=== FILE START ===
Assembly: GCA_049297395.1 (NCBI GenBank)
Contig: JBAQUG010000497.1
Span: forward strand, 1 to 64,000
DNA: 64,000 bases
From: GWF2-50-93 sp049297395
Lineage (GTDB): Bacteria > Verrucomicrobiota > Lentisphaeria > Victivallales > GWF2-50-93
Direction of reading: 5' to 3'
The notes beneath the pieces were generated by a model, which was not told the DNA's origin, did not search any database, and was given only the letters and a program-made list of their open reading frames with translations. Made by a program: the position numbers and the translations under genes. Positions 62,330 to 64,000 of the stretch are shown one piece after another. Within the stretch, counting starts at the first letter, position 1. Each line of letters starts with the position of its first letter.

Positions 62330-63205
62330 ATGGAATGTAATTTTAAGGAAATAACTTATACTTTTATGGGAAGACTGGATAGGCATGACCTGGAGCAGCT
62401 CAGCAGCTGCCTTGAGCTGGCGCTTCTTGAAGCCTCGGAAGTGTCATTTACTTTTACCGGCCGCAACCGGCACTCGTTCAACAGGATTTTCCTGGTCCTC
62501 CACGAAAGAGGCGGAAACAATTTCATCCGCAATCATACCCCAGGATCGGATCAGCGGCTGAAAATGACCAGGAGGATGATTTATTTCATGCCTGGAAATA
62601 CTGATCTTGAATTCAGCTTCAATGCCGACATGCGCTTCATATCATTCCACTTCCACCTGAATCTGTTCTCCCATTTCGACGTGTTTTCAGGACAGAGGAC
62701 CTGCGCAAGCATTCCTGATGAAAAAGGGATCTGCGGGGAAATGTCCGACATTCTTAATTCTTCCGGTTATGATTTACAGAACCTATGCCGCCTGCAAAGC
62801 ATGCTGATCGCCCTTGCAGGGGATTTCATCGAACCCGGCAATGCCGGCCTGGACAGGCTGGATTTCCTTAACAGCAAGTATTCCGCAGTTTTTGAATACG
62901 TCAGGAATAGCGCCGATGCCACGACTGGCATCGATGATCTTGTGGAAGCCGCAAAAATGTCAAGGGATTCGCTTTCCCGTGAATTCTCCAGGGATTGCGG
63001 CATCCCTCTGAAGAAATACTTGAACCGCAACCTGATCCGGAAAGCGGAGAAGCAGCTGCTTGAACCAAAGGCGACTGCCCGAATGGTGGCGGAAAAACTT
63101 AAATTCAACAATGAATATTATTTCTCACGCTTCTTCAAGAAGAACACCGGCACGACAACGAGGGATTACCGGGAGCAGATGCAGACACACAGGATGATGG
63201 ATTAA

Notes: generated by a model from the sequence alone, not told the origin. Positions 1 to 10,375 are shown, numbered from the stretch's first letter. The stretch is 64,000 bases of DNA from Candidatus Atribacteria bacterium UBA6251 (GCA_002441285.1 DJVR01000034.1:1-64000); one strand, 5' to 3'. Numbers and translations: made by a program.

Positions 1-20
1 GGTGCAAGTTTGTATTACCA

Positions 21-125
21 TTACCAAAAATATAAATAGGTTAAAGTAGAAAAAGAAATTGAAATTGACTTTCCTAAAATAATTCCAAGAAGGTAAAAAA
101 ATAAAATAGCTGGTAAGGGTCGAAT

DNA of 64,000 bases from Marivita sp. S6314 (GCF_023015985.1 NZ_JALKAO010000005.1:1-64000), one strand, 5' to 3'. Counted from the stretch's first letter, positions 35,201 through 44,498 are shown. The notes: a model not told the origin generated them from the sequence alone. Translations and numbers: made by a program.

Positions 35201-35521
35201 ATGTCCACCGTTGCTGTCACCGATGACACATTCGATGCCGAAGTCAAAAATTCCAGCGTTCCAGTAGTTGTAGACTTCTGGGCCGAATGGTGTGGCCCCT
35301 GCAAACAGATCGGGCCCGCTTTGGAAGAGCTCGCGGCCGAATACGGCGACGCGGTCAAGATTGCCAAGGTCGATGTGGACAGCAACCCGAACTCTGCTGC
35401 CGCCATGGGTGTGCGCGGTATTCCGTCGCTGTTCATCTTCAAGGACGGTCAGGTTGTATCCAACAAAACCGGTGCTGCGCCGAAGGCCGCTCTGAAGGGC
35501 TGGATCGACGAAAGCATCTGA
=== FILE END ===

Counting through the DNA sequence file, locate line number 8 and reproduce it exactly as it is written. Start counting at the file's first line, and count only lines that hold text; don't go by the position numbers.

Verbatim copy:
The notes beneath the pieces were generated by a model, which was not told the DNA's origin, did not search any database, and was given only the letters and a program-made list of their open reading frames with translations. Made by a program: the position numbers and the translations under genes. Positions 62,330 to 64,000 of the stretch are shown one piece after another. Within the stretch, counting starts at the first letter, position 1. Each line of letters starts with the position of its first letter.